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Make Some Airwaves

When WMNF-88.5 FM DJ Diane Dill-Peterson began her Alternative Edge show on Friday mornings, she politely refused to play the Bob Dylan and Byrds songs so loved by the community radio station's almighty aging-hippie contingent.She won over a new and younger fan base during the 9 to 11 a.m. slot by carving out a nice little niche of up-to-date indie rock, classic old wave and other eclectic styles that didn't involve guys with acoustic guitars singing about a pond.

Now WMNF is gearing up for another round of programming changes, set to kick in Jan. 21. Dill-Peterson is moving to Flee's 2 to 4 p.m. spot on Saturdays, in place of his Moods for Moderns. Flee will host the Tuesday afternoon Traffic Jam.

The volunteer jocks, however, are not pessimistic about the changes.

In addition to Dill-Peterson's new Saturday show, alternative music will be heard intermittently throughout the day and during evening shows, such as the "New" Underground Circus running Sundays through Thursdays from 11 p.m. to 1 a.m.

Of the station's younger listeners, Dill-Peterson implored: "Make your voices heard!" She stressed that more involvement from WMNF's under-40 fans could result in more alternative music programming.

Those interested could start with Dill-Peterson's soon-to-be-old radio time. Replacing her Friday show will be Live Music Showcase, hosted by acoustic aficionado Bill Dudley. If you miss Dill-Peterson's Edge at that time on Fridays, call 813-239-9663 and urge Dudley to rough things up a bit.

There are a number of talented local bands on the vanguard tip that could use the exposure.—Julie Garisto

Fairly Painful

A Jan. 2 Hillsborough County report seems to confirm the worst about the potential for an outdoor amphitheater putting a dent in the St. Pete Times Forum's precarious finances.Clear Channel Communications Inc. is negotiating to build an amphitheater at the Florida State Fairgrounds in Tampa. (See "No Fair" at weeklyplanet.com/current/ news_feature2.html.) Back downtown, county and business leaders are fretting that music shows now staged at the forum would migrate to the new amphitheater, scheduled to open next year.

Any attendance drop at the forum requires the county to dig deeper into a tourist tax fund to help repay bondholders who financed the arena. A ticket surcharge has usually covered less than a third of the $1.5-million annual debt payments since the 1996 opening of the then-Ice Palace.

In the report, county staffers assumed all music acts that performed in 2001 at both the Ice Palace and Clear Channel's West Palm Beach amphitheater would have played outside on their Tampa stop at a fairgrounds amphitheater. The caravan of stars ranged from the Ice Palace's poorest 2001 concert draw, Counting Crows, to the best, Dave Matthews.

If the fairgrounds amphitheater had been blasting in 2001, the county folks estimated the Ice Palace would have lost $75,771 of the $286,359 collected in surcharges. That's 26 percent of 2001 surcharge collections.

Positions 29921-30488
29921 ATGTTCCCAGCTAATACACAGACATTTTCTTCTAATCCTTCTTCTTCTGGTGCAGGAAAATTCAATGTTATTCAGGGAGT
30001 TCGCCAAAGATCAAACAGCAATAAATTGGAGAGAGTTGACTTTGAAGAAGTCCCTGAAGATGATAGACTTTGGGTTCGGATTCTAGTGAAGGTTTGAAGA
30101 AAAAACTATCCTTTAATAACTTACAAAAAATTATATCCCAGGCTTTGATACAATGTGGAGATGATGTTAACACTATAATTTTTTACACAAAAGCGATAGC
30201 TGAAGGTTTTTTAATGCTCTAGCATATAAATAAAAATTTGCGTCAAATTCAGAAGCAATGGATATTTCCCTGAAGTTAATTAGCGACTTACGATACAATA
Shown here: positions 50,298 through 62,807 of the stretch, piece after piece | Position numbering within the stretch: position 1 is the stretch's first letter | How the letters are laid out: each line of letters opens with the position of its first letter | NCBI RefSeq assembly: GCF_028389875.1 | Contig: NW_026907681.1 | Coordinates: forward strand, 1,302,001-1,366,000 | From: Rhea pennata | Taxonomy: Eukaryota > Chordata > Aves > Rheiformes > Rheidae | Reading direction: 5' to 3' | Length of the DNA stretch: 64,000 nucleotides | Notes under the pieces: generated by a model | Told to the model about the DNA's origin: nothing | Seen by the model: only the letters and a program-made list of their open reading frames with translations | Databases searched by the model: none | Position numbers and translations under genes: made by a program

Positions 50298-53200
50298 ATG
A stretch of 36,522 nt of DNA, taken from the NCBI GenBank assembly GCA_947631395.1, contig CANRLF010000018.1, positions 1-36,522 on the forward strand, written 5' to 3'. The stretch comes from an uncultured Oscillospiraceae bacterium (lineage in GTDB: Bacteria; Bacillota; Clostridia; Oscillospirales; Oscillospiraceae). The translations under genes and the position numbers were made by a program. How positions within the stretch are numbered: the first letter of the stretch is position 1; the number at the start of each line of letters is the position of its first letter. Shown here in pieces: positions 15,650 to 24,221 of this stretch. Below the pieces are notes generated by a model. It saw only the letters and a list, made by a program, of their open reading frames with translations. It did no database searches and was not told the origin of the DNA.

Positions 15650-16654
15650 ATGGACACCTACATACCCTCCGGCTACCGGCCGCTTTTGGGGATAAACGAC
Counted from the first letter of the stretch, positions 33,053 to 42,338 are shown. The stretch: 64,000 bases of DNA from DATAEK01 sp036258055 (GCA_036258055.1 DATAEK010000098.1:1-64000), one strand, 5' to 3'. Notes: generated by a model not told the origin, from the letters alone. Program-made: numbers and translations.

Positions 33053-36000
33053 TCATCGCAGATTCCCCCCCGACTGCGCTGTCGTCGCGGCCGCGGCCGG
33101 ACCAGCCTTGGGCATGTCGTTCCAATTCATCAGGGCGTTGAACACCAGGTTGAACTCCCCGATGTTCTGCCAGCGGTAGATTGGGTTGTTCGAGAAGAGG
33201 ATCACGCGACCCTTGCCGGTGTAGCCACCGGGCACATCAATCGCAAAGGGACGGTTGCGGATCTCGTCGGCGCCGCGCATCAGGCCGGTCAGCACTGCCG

As it was, Palace Sports & Entertainment Inc., which owns the Tampa Bay Lightning and leases the St. Pete Times Forum, lost a combined $21-million on the hockey team and the arena in 2001, according to a county consultant.

While county and downtown leaders sweat, Palace Sports may view the amphitheater threat less ominously.

The Lightning owner has an option to partner with Clear Channel on the fairgrounds amphitheater. That option could be used as leverage.

Almost since buying the Lightning in 1999, Palace Sports has tried to get Hillsborough officials to eliminate ticket surcharges. National Hockey League Commissioner Gary Bettman took a break from last year's Stanley Cup playoffs to fly here for some gentle arm-twisting.

But county commissioners have instead discussed hiking the surcharge to cover a bigger chunk of the arena debt.

Perhaps Palace Sports would be willing to pass on the amphitheater and try to stick it out in the concert business downtown against giant Clear Channel — if the city and county forget about that annoying little surcharge.—Francis X. Gilpin

All Along the Watchtowers

Welcome to the neighborhood, Pinellas County.As part of a community outreach program championed by County Administrator Steve Spratt, the Pinellas government will open three offices known as "county connection centers."

The centers will address questions and problems about such issues as code enforcement and land use as well as help residents to navigate the county government's complicated bureaucracy.

The county modeled the connection centers after a similar program in Miami-Dade County, where Spratt was formerly assistant county manager. In fact, Spratt's first job out of college was answering phones at such a center in Miami.

"He's seen it work in Miami-Dade," said Spratt spokeswoman Maggie Hall. "It can work here."

But the centers surely have an alternate purpose, though you'll be hard-pressed to hear county bureaucrats admit to it.

St. Petersburg, Seminole and Pinellas Park have begun annexing unincorporated areas. Neighborhoods within those areas are debating whether to form their own cities. Spratt has been forced to consider what further annexation and incorporation could do to his government's power and tax base.

Conveniently, Pinellas placed each of the centers in areas that could soon leave the county: Lealman, Feather Sound and Palm Harbor. That makes the new centers watchtowers as much as community- outreach offices.

In Lealman, a low-income area where commercial properties have been cherry-picked by neighboring Seminole and Pinellas Park, community association President Ray Neri and his group are studying the feasibility of incorporating as a city. Neri hopes to present the results to the Legislature.—Trevor Aaronson

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